There is little information to tell us why organised Rugby went out of existence in Macclesfield around the end of the nineteenth century but it was probably allied to the growing popularity of the Association form of football. But you can’t keep a good dog down and early in 1926, W. J. Siggins started the movement that would result in Macclesfield RUFC constituted in its current form. Siggins played Association Football for the Y.M.C.A. Where he was one of the few members with any previous experience of Rugby football. Nevertheless his enthusiasm and efforts generated sufficient interest in the “oval ball ” game that a meeting was held in the Majestic Cafe, Mill street, to consider the possibility of raising a side. This was Macclesfield’s equivalent to the infamous George Hotel meeting (at which the Northern Union split from the RFU and initiated Rugby League) if less significant in the development of rugby globally. The main contributors were ; W. J. Siggins, R. L. Rogers, W. E. Whiston and F. Hermann. F. Hermann undertook the duties of Honorary Secretary during the formation period, and it was due to these pioneers and others, including H. O. Kemp, H. Bennett, W. Geeson, J. H. Wilson, D.Moorhouse, E. P. Hanrahan, G. Rowson, F. Arnold, C. Arnold, A Butler and E. H Leah, that the Club came into being and was, founded in 1926, under the Presidency of Major A. M G Debenham MC, a prominent Lancashire forward who lived at Bollington.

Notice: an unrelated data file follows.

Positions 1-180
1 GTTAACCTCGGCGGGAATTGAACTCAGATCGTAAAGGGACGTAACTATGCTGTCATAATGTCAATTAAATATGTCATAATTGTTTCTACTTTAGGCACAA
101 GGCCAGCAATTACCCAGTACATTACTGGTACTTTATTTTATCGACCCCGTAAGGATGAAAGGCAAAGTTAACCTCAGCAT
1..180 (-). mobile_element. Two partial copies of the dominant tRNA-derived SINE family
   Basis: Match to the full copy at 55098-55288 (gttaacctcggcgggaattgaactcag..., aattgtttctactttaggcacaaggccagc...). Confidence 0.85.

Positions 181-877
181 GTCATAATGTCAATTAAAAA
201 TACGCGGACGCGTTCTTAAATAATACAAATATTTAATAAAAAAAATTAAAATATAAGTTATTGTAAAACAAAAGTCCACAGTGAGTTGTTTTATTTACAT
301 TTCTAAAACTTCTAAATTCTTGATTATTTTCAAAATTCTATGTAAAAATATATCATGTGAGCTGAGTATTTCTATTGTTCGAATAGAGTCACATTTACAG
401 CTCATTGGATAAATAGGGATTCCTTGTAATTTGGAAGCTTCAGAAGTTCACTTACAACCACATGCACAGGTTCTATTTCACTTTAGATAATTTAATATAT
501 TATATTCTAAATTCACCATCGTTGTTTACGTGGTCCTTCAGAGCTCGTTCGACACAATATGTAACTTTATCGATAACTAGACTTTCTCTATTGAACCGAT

Such was the organising ability of W. E. Whiston, that in a short time practices were  commenced on the Trinity Wesleyan FC ground, off Congleton Road. And practice was needed for many involved had only a rudimentary knowledge of the game. So it was not unusual for these enthusiastic members to practise Rugby on the Saturday morning and play Soccer in the afternoon. The location of the Trinity Wesleyan Ground was close to the current playing fields opposite the Rising Sun pub.